When the news broke that pretty looking star actress, Iyabo Ojo, had started an Amala food business in Lekki phase 1, many immediately dismissed it a huge joke.
This is because people found it difficult to picture the beautiful and ‘posh’ looking Iyabo Ojo running an Amala joint. And when it dawned on everyone that the story was true, many were left wondering why she’d ventured into that line of business, totally leaving her more familiar terrain of beauty and entertainment.
But, today, a few months after she started, no one is asking questions anymore as the business is doing exceedingly well. The business has become very popular with lots of movies and other showbiz celebs trooping to the joint to have a feel of the Fespris Abula Spot experience.
The extremely busy Iyabo Ojo spoke with WALE LAWAL not long ago. She opened up on how she conceived the idea to go into the food business and how she’s been able to transform the fortunes of the business after only a couple of months in operations.
According to Iyabo Ojo, ‘Okay, from a very young age, I grew up with my granny, my mum’s dad, and she was a hotelier. She was also a caterer. She did a lot of food business.
Living with her, I got to know a lot about food and I found it very interesting. I’ve always known I would go into the food business but I wanted to do it at the right time when I knew I would have all the time the business requires because it’s a time-consuming business.
And you know, with the nature of my profession as an actress and a movie producer, having to give that time was a very difficult thing at the early stage of my career. So, I said to myself, a day would come when I would venture into this business and by then, I would have not just the time but also the capital to do it the way I want to, so that kind of motivated me back then.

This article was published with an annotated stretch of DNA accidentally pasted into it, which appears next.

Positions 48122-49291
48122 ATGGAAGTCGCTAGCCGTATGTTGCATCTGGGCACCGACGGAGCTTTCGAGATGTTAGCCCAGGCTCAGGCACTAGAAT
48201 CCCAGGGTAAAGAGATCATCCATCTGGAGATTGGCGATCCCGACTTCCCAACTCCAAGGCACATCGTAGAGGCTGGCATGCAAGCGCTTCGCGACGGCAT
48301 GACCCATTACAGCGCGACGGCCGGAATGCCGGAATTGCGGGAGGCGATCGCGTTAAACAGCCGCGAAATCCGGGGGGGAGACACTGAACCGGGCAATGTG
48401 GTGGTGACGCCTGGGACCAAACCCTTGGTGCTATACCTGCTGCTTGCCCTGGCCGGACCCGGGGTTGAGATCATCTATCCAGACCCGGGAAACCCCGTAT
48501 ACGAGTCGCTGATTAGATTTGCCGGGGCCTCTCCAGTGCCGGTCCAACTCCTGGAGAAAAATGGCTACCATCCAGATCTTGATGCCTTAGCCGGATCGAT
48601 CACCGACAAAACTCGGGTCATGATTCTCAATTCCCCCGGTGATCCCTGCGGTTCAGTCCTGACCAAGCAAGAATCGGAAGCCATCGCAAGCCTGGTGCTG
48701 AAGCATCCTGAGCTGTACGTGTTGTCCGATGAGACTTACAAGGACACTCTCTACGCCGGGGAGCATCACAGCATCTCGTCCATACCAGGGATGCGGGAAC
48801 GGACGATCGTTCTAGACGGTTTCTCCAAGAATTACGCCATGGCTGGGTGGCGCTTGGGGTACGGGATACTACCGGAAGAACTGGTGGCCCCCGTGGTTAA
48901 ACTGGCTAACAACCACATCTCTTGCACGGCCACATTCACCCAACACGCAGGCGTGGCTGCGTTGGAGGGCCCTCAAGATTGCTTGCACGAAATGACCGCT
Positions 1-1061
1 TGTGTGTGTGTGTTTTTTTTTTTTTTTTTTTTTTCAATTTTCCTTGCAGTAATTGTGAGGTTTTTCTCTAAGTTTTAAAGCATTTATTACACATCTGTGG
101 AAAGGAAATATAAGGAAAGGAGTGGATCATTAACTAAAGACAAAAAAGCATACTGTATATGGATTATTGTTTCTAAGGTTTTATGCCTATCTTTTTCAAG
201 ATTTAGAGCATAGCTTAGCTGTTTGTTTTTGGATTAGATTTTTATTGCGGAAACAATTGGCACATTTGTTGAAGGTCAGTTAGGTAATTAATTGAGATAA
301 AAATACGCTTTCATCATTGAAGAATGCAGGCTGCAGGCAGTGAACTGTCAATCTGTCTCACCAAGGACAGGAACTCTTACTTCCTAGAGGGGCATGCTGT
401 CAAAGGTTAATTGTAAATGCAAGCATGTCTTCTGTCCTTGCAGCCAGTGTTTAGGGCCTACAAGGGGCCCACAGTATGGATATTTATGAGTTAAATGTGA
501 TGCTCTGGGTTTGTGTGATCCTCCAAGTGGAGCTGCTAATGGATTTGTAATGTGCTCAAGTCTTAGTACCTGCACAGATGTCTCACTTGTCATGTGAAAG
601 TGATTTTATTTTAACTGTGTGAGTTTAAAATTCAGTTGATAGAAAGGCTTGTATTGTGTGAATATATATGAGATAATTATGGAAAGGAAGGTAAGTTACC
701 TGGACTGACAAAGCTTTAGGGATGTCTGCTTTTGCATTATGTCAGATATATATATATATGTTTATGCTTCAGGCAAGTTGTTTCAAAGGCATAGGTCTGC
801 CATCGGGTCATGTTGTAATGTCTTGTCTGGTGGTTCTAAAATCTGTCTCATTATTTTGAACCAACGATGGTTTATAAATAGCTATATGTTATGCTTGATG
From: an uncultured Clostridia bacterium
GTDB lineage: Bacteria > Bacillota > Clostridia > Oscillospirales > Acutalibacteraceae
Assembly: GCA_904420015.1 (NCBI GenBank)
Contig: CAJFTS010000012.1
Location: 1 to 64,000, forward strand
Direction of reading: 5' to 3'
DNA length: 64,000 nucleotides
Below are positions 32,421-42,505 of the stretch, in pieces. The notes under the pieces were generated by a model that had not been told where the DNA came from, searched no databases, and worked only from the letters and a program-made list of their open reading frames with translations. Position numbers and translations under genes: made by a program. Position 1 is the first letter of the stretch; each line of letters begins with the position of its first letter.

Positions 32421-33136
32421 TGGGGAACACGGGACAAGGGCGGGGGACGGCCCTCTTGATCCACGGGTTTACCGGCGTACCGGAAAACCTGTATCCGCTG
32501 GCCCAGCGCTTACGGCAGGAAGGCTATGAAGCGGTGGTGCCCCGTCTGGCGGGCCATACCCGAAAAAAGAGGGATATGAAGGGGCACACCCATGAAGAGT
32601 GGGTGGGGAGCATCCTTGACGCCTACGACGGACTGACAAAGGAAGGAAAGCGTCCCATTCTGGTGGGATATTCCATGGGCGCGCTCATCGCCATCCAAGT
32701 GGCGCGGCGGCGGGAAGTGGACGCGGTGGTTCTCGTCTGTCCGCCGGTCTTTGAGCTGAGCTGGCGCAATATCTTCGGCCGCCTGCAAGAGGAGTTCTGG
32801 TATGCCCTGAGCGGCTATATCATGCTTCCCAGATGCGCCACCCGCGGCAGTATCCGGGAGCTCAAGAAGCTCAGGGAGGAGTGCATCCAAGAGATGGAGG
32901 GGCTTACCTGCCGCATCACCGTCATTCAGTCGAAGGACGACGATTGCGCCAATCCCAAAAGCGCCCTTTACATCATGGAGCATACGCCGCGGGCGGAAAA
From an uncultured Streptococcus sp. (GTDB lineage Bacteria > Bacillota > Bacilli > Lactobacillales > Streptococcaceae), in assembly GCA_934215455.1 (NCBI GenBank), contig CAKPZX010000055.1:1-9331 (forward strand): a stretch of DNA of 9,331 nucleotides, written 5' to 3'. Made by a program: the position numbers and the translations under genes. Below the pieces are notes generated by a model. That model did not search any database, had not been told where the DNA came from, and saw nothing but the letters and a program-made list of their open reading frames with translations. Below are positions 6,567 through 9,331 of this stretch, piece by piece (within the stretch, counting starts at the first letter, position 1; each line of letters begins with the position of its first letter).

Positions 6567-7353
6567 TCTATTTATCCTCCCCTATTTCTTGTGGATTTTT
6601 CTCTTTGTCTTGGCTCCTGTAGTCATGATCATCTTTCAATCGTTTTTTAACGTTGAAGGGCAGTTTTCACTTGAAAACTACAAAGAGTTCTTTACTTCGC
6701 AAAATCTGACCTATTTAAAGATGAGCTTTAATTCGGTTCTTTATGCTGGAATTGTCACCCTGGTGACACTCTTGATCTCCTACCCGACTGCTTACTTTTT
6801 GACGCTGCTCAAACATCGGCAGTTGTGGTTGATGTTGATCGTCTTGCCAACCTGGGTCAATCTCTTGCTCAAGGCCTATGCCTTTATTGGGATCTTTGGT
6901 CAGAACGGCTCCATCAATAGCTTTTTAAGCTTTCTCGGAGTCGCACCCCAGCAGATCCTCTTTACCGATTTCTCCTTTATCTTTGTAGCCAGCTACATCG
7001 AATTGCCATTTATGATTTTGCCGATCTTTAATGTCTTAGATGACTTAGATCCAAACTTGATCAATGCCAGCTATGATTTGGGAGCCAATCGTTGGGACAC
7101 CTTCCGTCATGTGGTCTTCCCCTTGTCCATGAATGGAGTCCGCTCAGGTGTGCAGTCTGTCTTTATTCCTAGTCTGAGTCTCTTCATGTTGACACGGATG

But you know, when I moved down to the Island, my interest in food business grew more because I found out that the Amala in the local way that we buy it on the Mainland is not that much on the Island.
Most of the food on the Island is usually over-packaged, you don’t have the local way of buying Amala and eating it hot from the pot, and that sort of reignited my desire to go into the food business in that way.
I thought to myself, Iyabo, you can do this Abula business, you know, like eating your local Amala in a posh environment and that really brought back the excitement for me and I decided I was ready to go into the business now.
When asked if she could describe herself as a great cook, she responded saying, ‘(Laughs) Trust me, yes, I am. I told you I grew up with my granny and she’s a caterer, plus she runs a hotel.
I started cooking ‘officially’ when I was fourteen, but I’ve been in the kitchen ever since I was like nine or ten, but I started cooking for the whole family when I was fourteen. I also used to go help out in the restaurant then, so I’ve always been a very good cook.
I remember when I was young, when my friends were out partying, I was busy cooking. And being the first grand-daughter also, I was always in the kitchen cooking for the boys, so I had no choice but to be a good cook.